California’s three investor-owned utilities have launched the Microgrid Incentive Program (MIP), which provides up to $15 million in funding for community microgrid projects in disadvantaged and vulnerable communities.
But it’s unclear whether these communities have the time and resources needed to jump through the application hoops and complete the technical work needed to propose and deploy projects.
Upfront funding would help disadvantaged communities
“There's a huge disconnect between the way state programs typically operate and the on-the-ground reality on a community level, where there is not usually capacity available to provide the upfront time needed to submit an application,” said Kurt Johnson, community energy resilience director for The Climate Center, which has a goal of cutting climate pollution. “What's desperately needed is upfront funding for energy resilience planning for communities.”
Even for communities that aren’t disadvantaged, deploying a community microgrid is a challenging task. For example, the Oakmont Energy Resiliency Project has encountered obstacles planning a community microgrid that would help protect residents – whose average age is 75 – during outages, said Ken Smith, former chair of the project. The committee Smith chaired has disbanded because the community’s homeowners association said it can’t give the group any more money under its bylaws, Smith said.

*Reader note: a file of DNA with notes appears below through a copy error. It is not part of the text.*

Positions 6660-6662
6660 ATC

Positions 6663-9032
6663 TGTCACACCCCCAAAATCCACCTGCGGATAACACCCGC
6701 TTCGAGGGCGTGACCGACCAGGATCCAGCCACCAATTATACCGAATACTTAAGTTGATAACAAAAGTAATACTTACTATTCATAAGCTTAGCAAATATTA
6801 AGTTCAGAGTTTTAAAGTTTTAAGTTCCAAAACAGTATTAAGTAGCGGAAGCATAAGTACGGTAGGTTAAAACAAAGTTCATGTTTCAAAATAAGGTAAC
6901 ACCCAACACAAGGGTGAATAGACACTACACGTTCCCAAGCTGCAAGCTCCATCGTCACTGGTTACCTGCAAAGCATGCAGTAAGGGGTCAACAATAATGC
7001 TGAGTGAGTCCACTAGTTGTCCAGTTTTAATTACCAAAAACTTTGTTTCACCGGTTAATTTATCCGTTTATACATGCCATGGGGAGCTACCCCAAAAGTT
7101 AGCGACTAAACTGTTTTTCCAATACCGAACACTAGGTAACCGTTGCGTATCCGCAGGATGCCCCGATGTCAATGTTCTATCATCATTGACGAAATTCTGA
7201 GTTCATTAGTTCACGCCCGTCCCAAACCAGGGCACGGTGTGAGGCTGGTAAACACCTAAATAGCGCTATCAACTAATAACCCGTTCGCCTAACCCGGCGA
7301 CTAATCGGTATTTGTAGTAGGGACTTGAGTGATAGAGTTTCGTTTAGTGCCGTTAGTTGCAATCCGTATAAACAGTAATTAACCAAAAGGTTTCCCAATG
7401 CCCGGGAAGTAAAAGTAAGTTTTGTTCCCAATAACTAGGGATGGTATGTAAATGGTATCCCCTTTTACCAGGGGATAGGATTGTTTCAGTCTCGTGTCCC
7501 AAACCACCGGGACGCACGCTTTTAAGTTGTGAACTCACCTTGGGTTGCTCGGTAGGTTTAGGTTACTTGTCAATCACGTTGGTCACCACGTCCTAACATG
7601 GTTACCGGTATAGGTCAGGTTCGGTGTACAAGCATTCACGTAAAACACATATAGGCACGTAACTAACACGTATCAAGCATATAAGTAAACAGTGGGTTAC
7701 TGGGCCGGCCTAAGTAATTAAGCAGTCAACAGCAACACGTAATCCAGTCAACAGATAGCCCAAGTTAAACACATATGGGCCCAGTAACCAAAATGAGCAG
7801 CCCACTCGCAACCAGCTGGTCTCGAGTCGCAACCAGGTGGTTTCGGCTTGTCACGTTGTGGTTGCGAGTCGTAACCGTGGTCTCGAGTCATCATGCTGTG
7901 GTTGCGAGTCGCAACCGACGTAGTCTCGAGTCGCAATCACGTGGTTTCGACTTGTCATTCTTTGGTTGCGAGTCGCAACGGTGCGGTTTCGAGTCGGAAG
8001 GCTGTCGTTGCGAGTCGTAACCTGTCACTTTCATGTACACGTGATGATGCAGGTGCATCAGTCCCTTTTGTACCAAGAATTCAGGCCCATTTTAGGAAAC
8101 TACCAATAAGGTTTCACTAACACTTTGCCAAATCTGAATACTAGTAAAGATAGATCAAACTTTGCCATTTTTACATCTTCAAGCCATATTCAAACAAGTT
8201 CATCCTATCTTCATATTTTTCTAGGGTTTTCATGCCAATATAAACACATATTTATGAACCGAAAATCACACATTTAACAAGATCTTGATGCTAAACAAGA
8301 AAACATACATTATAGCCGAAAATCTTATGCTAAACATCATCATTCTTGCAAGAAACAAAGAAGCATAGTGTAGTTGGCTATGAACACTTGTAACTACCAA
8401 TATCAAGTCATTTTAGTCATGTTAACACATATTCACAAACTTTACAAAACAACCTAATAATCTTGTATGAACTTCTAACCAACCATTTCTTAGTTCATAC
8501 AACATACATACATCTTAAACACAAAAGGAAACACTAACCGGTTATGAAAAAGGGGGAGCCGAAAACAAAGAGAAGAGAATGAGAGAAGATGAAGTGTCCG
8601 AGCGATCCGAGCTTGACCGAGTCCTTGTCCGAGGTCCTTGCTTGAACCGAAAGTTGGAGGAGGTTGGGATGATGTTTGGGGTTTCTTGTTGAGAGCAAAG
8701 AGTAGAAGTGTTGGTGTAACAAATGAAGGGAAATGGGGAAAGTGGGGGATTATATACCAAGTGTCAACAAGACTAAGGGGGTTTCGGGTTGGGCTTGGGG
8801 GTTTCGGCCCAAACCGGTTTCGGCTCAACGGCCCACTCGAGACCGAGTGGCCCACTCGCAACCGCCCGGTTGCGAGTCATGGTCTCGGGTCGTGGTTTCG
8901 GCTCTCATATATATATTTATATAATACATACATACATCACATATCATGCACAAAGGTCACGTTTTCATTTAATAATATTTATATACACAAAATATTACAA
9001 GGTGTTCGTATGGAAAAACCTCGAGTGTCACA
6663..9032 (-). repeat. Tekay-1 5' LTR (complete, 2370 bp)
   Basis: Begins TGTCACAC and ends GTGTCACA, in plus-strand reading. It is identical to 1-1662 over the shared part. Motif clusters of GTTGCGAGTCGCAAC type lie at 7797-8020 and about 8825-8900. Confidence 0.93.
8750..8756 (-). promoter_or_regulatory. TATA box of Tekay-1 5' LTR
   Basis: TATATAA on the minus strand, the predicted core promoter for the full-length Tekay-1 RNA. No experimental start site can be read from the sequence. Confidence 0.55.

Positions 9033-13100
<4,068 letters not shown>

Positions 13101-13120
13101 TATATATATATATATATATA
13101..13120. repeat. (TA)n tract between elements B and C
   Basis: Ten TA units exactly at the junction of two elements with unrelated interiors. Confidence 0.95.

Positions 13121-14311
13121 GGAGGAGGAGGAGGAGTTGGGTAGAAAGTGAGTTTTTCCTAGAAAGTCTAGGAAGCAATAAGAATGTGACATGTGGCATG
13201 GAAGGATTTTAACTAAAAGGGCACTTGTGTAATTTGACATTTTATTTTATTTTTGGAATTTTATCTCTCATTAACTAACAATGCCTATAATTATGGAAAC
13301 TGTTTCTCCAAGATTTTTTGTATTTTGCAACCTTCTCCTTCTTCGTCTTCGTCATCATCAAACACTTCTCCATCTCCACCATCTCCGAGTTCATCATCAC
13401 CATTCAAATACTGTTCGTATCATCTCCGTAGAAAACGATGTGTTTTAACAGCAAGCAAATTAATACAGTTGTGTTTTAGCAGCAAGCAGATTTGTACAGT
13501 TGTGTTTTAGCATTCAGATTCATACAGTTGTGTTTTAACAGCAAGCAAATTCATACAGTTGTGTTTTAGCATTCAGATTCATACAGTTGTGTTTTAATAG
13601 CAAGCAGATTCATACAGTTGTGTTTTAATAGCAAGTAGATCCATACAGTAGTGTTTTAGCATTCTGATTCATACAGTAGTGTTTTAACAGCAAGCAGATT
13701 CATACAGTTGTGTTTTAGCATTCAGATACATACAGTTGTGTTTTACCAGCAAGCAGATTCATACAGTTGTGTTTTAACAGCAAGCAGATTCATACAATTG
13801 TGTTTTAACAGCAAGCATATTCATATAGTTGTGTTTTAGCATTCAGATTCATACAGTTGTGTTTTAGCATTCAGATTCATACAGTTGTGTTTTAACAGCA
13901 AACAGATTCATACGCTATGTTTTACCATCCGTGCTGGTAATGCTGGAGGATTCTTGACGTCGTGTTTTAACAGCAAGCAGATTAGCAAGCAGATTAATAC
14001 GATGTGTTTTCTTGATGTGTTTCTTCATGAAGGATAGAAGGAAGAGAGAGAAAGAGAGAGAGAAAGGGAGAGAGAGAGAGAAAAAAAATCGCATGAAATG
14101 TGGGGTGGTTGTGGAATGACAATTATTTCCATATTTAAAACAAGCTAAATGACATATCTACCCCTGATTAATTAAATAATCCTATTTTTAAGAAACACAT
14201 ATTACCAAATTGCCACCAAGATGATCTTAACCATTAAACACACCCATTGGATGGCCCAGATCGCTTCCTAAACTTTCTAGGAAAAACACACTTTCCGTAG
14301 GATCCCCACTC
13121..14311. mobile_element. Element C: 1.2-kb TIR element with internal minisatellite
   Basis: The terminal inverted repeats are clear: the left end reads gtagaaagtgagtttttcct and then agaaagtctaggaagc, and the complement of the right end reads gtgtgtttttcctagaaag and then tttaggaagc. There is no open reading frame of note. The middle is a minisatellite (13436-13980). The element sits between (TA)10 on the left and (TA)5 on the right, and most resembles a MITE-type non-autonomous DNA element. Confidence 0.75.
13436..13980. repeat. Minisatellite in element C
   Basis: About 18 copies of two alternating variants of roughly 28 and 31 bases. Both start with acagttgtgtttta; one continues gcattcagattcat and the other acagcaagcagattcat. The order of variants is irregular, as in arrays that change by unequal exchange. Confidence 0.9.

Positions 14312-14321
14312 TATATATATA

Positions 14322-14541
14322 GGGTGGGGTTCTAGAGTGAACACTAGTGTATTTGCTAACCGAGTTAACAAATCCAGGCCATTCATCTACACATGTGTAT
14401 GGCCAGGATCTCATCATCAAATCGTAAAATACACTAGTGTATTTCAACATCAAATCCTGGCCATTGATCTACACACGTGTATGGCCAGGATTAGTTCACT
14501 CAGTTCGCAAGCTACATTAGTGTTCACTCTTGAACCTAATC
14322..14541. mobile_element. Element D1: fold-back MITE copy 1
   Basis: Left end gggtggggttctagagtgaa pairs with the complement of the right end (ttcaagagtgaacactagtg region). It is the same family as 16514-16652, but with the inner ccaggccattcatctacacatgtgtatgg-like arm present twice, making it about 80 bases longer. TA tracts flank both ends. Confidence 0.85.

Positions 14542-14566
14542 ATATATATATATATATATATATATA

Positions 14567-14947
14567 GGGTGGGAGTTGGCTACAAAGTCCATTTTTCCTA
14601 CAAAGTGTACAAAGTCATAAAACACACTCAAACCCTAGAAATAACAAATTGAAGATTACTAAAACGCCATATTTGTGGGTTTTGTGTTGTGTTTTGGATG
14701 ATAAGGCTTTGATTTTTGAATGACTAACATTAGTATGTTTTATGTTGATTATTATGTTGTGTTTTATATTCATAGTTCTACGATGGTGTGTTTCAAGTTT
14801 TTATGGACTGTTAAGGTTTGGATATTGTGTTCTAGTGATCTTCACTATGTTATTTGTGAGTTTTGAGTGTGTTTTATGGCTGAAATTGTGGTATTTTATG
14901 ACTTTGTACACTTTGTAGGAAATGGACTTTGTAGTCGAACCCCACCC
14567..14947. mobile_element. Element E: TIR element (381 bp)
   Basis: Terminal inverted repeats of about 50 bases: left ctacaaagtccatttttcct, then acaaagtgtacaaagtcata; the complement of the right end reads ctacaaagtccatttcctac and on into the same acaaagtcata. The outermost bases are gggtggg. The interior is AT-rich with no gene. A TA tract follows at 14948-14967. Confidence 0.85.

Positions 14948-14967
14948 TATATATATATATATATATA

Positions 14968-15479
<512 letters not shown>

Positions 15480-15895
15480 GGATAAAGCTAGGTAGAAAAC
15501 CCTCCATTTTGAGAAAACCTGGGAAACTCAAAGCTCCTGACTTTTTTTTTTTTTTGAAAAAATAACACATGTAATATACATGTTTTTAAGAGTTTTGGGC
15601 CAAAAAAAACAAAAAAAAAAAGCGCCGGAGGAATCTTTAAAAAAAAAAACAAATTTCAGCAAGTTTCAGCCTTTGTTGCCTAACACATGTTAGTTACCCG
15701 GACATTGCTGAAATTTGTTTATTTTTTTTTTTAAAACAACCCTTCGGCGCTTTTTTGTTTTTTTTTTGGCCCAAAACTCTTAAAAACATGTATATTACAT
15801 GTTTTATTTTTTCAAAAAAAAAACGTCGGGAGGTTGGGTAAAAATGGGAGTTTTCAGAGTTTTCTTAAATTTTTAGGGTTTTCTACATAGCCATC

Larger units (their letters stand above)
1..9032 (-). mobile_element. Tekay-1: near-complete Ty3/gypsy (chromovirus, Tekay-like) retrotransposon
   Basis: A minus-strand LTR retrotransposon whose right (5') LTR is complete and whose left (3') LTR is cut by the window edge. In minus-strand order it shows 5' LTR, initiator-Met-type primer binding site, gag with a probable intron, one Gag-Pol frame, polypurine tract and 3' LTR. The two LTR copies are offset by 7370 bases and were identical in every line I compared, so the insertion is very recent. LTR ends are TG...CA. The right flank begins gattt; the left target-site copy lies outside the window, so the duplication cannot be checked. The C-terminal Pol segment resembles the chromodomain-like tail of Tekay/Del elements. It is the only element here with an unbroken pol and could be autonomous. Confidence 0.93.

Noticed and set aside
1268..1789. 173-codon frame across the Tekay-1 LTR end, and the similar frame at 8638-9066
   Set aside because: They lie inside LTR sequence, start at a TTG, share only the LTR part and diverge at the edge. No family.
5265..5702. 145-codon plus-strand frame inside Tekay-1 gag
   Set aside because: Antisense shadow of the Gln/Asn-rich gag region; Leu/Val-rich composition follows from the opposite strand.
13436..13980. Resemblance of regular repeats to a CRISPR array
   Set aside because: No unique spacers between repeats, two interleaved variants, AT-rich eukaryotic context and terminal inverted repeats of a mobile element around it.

“I’ve been trying to make this happen, and I’m just one guy not getting support from the community,” Smith recently told Microgrid Knowledge.
Under the MIP, disadvantaged and vulnerable communities can apply to the statewide $200 million competitive grant program to fund clean energy community microgrids. The California Public Utilities Commission (CPUC) allocated $79.2 million in funding for Pacific Gas & Electric (PG&E), $83.3 million for Southern California Edison, and $17.5 million for San Diego Gas and Electric.
The CPUC is offering Clean Energy Access grants of up to $500,000 to help disadvantaged communities access or provide education about the MIP program, which is an outgrowth of California SB 1339, a bill that aimed to commercialize microgrids.
Up to $15 million per qualifying project available
Each utility program is slightly different. For PG&E, projects that qualify under the program can receive up to $15 million each in funding for the design and development of a multi customer, front-of-the-meter community microgrid.
Along with announcing the MIP, PG&E has changed the eligibility requirements for its Community Microgrid Enablement Program (CMEP), limiting it to disadvantaged and vulnerable communities. Under that program, PG&E provides technical and financial support for community microgrids, said Molly Hoyt, principal program manager for PG&E.
The MIP and CMEP together will help get community microgrids off the ground in vulnerable and disadvantaged communities, with CMEP paying primarily for islanding-related costs and MIP paying for the design and development of full microgrids, Hoyt said.
Microgrid industry members encouraged to partner with communities
Both programs will require an all hands on deck approach to helping disadvantaged communities apply for funding and deploy microgrids, she said.